It’s an unusual sight – a barn sitting 4 feet off the ground. But, to repair the foundation of the 167-year-old structure, owner Chuck Siewert didn’t have many options.

“I could either raze it as in demolish, which is what they usually do to old barns, or raise it,” he said.

“The easiest way to repair the foundation that was bad was to literally lift it off of the foundation to do the job right. That’s what I wanted to do.”

The decision to fix the foundation instead of just demolishing the barn was because Siewert loves to restore things.

“They’re a challenge but I think that’s probably why I enjoy it so much,” he said. “Anyone can hire someone to build a new building and raze this one.”

Siewert was informed the barn was built in 1852 by the Mahoney family, who had farmed the 19 acres the 65-year-old and his wife purchased in January. To the best of his knowledge, the lower level had been used primarily for cattle though at one point was split between housing cattle and horses. The upper portion of the structure was for storing hay.

“The upstairs in the hayloft is just so cool,” he said. “All of the timbers on the inside in the roof are just like they were back in 1852. They’re just unbelievable.”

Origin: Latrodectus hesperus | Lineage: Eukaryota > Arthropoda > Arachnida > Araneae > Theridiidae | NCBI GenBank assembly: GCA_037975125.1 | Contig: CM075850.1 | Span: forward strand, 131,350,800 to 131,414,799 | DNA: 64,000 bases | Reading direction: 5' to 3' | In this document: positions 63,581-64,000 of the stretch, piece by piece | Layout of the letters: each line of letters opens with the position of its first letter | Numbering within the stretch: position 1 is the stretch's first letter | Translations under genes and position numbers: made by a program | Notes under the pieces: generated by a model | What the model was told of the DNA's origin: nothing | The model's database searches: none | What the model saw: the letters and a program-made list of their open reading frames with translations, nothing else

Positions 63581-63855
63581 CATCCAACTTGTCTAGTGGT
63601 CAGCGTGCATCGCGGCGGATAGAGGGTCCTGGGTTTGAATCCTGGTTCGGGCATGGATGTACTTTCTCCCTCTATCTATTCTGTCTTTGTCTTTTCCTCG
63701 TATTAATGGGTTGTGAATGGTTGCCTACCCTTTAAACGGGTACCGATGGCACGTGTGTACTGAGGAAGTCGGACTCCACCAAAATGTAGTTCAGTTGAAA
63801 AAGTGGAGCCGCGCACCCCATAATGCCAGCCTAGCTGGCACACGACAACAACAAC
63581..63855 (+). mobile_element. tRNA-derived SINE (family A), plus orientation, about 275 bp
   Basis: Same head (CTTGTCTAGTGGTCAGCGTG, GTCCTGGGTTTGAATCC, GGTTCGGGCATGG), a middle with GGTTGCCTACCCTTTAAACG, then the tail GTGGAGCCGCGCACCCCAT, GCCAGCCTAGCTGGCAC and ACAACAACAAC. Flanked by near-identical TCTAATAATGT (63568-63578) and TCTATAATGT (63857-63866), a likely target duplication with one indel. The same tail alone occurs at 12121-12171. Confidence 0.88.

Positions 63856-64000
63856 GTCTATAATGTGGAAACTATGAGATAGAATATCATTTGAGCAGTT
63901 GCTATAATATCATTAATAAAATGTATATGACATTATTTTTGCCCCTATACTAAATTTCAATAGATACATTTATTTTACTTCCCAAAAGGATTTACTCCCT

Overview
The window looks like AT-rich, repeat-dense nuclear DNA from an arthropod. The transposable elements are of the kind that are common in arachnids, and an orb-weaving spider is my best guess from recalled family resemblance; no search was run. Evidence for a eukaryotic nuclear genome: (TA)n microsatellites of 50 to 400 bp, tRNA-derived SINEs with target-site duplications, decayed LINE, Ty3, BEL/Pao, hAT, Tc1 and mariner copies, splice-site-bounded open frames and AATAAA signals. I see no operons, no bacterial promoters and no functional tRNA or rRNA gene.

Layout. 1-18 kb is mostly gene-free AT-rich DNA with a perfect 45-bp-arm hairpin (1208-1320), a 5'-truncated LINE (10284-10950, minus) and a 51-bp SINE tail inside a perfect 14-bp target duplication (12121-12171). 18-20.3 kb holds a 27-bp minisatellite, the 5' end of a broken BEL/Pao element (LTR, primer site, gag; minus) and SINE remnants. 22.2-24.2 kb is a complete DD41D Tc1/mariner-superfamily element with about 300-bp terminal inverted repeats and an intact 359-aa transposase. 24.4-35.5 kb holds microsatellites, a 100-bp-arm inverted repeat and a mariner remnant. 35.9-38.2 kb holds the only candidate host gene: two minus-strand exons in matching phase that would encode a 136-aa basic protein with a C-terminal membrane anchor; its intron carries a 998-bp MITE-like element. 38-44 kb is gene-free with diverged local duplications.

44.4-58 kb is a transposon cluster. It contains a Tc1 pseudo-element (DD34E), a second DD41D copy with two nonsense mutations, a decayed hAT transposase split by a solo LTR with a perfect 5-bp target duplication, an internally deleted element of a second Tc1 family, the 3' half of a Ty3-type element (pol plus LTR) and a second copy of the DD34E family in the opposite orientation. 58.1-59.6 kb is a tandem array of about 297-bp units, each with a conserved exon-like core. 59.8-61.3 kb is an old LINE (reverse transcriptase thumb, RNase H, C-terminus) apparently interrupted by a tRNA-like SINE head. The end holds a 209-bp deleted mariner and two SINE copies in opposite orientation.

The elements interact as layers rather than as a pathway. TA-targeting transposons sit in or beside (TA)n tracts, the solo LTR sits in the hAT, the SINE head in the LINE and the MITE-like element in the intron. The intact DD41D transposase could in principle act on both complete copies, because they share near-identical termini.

Siewert said someone tried to repair the southern end of the fieldstone foundation about 20-30 years ago.

“The south wall of the barn had fallen off literally because the foundation had crumbled,” he said. “It wasn’t a long-term repair. When we got the title to the farm in January, we saw that the south side was lower than the rest of the barn by a few inches. We figured if we wanted to fix it, we wanted to do it right.”

Siewert was told he could have razed the 50-foot by 34-foot structure and sold the timber to people looking to build homes using old barn wood. Instead, Siewert wanted to keep the barn on the Mahoney Road property.

“It would have been less costly for me to sell this and build a new metal building, but quite frankly, the new metal buildings are just ugly,” he said.

Finding someone to raise a barn off the ground isn’t as easy as finding someone to raze the structure. Siewert took to the internet to find a home mover and found two area companies that would be able to manage the job. He hired Heritage Movers and explained that instead of moving the barn, it would just need to be temporarily lifted.

The new concrete foundation was poured last week but the barn will remain off the ground for a few more weeks as the deteriorating lower walls on the structure are rebuilt before being placed on the new foundation. He plans to use the barn as a workshop and for equipment storage.

“The farmers did such a great job building it, that’s probably why it’s still in as good of shape as it is,” Siewert said.

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